Stocks to sell

Tech Wreck Trio: 3 Stocks to Eject Before They Short-Circuit Your Portfolio

Although tech stocks carried major market indices over the past few years, all isn’t well in tech-land. Whether due to interest rates, increased AI enthusiasm that’s somewhat misplaced, or just wider tech fatigue, tech stocks seem due for a dip. These are the tech stocks to eject that you need to evacuate from your portfolio.

Of course, not all tech stocks are created equally. Some are truly products of their time, offering a unique value proposition that’s made irrelevant by consumer or economic changes, or simply targeting too niche an audience to remain relevant.

These three tech stocks to sell have plenty of imminent downside potential, making them risky bets that will not pay off.

Trump Media & Technology Group (DJT)

In this photo illustration, the Truth Social logo seen displayed on a smartphone with a photo of former US President Donald Trump displayed in the background. DJT stock

Source: rafapress / Shutterstock.com

Trump Media & Technology Group’s (NASDAQ:DJT) Truth Social platform had a brief window to capitalize on wider social media missteps and trends. Unfortunately for investors, that opportunity has long passed, making this one tech stock to sell.

Truth Social’s moment came amid clear instances of de-platforming, censorship and algorithmic cancellation, all of which were once just rumors but ultimately vindicated by leaks and journalist investigations. Back then, there was real potential in creating a large social media ecosystem independent of the bigger names. While other platforms existed, they were often too small or micro-targeted to gain momentum, and few figures could generate as much hype and attention as Trump.

However, protracted legal battles and questionable decision-making by CEO Devin Nunes dashed any hopes of Truth Social becoming a viable competitor. Meanwhile, the continued X/Twitter rebranding and reorientation addresses nearly every ethos Truth Social champions, and the strategy is succeeding. Global user rates for X are accelerating, and advertising is finally stabilizing despite ongoing calls for advertising boycotts. In contrast, Truth Social’s user rates are plummeting, and ad revenue is all but invisible.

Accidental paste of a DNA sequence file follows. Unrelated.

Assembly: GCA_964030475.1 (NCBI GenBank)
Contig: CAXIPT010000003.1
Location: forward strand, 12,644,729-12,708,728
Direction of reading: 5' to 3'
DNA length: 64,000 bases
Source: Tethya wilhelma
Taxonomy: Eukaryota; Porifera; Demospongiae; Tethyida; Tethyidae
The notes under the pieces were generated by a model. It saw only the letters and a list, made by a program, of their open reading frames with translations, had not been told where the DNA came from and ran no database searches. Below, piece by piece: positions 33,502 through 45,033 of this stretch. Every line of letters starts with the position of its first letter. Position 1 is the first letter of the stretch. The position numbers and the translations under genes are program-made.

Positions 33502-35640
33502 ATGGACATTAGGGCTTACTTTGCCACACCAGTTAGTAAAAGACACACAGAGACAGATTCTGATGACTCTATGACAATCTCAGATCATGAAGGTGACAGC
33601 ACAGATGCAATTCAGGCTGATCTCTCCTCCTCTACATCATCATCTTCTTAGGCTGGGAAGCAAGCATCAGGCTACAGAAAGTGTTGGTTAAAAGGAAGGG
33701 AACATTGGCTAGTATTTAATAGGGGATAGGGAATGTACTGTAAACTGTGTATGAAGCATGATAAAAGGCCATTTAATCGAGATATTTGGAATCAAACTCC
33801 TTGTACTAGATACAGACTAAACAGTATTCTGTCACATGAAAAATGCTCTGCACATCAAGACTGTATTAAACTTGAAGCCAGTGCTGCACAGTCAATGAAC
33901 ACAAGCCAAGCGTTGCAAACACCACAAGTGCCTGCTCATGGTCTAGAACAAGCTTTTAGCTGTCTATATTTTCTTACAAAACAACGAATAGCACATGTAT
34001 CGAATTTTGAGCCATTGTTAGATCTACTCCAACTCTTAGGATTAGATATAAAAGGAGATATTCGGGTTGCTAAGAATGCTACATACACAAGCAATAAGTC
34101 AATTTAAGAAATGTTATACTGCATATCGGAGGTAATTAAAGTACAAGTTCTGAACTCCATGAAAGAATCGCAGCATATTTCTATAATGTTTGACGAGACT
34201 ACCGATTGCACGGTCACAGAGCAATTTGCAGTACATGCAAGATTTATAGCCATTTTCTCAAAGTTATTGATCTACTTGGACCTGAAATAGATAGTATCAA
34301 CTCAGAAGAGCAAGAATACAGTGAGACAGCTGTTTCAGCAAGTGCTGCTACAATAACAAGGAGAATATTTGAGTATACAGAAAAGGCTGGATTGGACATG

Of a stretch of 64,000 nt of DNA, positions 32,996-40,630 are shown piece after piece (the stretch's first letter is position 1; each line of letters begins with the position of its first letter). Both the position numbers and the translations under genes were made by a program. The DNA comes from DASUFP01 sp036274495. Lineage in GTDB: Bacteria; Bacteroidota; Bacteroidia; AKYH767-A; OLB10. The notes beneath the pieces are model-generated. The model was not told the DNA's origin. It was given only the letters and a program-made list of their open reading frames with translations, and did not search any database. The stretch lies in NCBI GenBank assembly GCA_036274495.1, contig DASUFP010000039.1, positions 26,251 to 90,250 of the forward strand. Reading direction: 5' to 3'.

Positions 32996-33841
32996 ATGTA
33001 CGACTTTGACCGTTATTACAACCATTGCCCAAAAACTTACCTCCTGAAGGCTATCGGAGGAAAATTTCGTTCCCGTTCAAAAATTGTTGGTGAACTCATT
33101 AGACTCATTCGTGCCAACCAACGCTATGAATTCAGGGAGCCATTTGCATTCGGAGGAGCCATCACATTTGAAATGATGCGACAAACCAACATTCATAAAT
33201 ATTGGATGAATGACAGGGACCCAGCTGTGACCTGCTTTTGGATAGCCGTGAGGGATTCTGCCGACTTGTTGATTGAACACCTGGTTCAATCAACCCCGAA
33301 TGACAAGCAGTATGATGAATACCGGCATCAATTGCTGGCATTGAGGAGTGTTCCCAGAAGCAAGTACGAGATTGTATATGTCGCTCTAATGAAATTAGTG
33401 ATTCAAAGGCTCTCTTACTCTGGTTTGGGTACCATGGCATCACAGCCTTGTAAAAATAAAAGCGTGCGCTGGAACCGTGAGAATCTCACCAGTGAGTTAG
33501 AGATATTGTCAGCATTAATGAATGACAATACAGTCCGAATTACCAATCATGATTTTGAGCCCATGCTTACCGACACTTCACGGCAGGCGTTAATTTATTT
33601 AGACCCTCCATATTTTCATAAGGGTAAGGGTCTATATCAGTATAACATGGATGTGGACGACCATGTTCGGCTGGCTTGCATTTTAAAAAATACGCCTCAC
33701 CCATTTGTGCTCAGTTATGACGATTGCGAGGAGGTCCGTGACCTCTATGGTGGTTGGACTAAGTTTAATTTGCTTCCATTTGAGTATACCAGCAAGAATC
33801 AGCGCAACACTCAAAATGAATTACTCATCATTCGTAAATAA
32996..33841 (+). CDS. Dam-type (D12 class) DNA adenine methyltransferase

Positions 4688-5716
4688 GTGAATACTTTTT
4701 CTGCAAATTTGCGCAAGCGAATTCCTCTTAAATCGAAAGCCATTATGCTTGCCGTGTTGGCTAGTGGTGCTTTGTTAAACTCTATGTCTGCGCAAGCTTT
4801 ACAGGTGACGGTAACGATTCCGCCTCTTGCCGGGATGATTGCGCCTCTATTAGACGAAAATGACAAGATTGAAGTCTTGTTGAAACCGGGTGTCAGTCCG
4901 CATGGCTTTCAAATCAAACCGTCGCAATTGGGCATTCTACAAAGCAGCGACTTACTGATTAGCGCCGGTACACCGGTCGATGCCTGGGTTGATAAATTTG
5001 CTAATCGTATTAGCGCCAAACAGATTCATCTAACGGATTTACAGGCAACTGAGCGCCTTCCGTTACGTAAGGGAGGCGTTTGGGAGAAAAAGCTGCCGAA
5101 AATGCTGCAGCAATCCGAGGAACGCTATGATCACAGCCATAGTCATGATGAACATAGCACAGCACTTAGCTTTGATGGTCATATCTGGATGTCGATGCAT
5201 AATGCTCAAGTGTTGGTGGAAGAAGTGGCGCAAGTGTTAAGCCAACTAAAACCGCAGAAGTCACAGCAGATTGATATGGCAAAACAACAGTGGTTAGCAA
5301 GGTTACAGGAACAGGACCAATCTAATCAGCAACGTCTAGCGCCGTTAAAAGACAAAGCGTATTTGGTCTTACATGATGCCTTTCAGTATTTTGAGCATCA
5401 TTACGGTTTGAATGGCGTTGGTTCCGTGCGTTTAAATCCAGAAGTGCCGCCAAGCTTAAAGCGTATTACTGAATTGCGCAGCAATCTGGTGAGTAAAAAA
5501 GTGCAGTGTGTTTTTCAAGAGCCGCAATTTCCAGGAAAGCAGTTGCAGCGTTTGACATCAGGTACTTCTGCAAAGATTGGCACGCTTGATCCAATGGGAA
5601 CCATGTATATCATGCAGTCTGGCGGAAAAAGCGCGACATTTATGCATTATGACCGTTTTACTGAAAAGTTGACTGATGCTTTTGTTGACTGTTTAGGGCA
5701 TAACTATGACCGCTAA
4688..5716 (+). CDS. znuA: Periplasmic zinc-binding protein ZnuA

Affirm Holdings (AFRM)

Affirm financial stocks to sell

Source: Piotr Swat / Shutterstock.com

Affirm Holdings (NASDAQ:AFRM) may seem an unusual choice for a list of tech stocks to sell, given its strong performance this year (up 161% since May 2023) and its $10 billion market cap. However, this tech stock is one you should sell immediately, as it faces challenging times ahead.

Affirm’s primary service, buy now, pay later (BNPL), provides consumers with instant micro-loans at the point of purchase. BNPL schemes often attract consumers with lower creditworthiness, which is crucial to understanding AFRM’s future risks. With a noticeable increase in credit card delinquencies, Affirm will likely face a surge in unpaid BNPL loans.

A closer examination of Affirm’s recent financial disclosures reveals a concerning $56 million increase in its provision for credit losses (reserves for expected loan defaults) from one quarter to the next, just before summer spending season. This period likely saw increased consumer reliance on Affirm’s BNPL offerings, further stretching their financial commitments. Given current consumer financial behaviors and broader economic indicators, Affirm’s outlook appears bleak, making it a risky tech stock to hold. Dump this and the rest of these stocks to eject.

Udemy (UDMY)

An image of the logo for Udemy through a lens.

Source: II.studio / Shutterstock.com

Udemy (NASDAQ:UDMY) may seem like a great idea, but in an era of abundant free learning opportunities, expecting customers to pay for information they could easily find on YouTube or in books is unrealistic. Although the tech stock has a few big-name corporate clients like AT&T (NYSE:T), larger firms will likely increase their in-house production for mandatory training and similar coursework that Udemy offers.

A major concern is Udemy’s ability to retain existing customers. The company reported a 13% increase in total enterprise customers and a 25% increase in recurring revenue in the previous quarter. Sounds promising, right? Not so fast.

Udemy also reported a 9% drop in net dollar retention (how long customers stick around) and a 10% drop in large customer net dollar retention (defined as companies with 1,000 or more employees). These stats indicate that companies aren’t sticking around for further service once they get what they need. This trend doesn’t bode well for Udemy as it struggles to differentiate itself in a competitive EdTech landscape. Do yourself a favor and drop these stocks to eject.

On the date of publication, Jeremy Flint held no positions in the securities mentioned. The opinions expressed in this article are those of the writer, subject to the InvestorPlace.com Publishing Guidelines.

Jeremy Flint, an MBA graduate and skilled finance writer, excels in content strategy for wealth managers and investment funds. Passionate about simplifying complex market concepts, he focuses on fixed-income investing, alternative investments, economic analysis, and the oil, gas, and utilities sectors. Jeremy’s work can also be found at www.jeremyflint.work.

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